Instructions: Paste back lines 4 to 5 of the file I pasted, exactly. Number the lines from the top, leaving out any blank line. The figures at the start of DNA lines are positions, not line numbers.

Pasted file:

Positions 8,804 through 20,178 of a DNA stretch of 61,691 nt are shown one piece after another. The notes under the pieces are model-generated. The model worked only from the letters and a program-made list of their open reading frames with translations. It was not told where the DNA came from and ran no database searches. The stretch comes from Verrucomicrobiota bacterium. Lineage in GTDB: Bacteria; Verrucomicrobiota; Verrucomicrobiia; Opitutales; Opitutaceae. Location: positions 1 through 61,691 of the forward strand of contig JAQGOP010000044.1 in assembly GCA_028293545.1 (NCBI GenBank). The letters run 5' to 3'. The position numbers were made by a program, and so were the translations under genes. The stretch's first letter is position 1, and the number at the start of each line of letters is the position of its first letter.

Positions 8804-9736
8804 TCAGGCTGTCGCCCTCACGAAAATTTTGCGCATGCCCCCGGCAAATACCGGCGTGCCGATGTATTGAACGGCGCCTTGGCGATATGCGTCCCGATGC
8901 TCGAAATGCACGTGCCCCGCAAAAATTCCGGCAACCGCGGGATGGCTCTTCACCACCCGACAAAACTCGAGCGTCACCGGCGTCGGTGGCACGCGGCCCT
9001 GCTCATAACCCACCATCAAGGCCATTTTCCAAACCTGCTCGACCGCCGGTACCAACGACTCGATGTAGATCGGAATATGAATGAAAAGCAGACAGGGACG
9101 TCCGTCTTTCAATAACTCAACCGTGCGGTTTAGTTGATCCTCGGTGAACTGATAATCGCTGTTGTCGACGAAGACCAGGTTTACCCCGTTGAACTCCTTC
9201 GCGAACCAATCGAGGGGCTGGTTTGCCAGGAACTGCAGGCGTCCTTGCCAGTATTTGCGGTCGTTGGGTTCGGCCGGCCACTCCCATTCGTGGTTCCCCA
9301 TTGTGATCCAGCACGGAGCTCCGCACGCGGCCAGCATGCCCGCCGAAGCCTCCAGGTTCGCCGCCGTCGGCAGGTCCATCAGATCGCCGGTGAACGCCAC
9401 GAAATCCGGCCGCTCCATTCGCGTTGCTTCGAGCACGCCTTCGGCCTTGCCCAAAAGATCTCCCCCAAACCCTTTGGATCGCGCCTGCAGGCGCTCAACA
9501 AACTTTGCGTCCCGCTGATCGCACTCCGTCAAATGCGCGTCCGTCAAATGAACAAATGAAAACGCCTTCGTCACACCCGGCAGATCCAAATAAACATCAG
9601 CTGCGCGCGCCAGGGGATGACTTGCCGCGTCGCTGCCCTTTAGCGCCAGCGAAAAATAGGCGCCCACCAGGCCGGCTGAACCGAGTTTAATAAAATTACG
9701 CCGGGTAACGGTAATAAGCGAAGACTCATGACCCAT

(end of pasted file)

8901 TCGAAATGCACGTGCCCCGCAAAAATTCCGGCAACCGCGGGATGGCTCTTCACCACCCGACAAAACTCGAGCGTCACCGGCGTCGGTGGCACGCGGCCCT
9001 GCTCATAACCCACCATCAAGGCCATTTTCCAAACCTGCTCGACCGCCGGTACCAACGACTCGATGTAGATCGGAATATGAATGAAAAGCAGACAGGGACG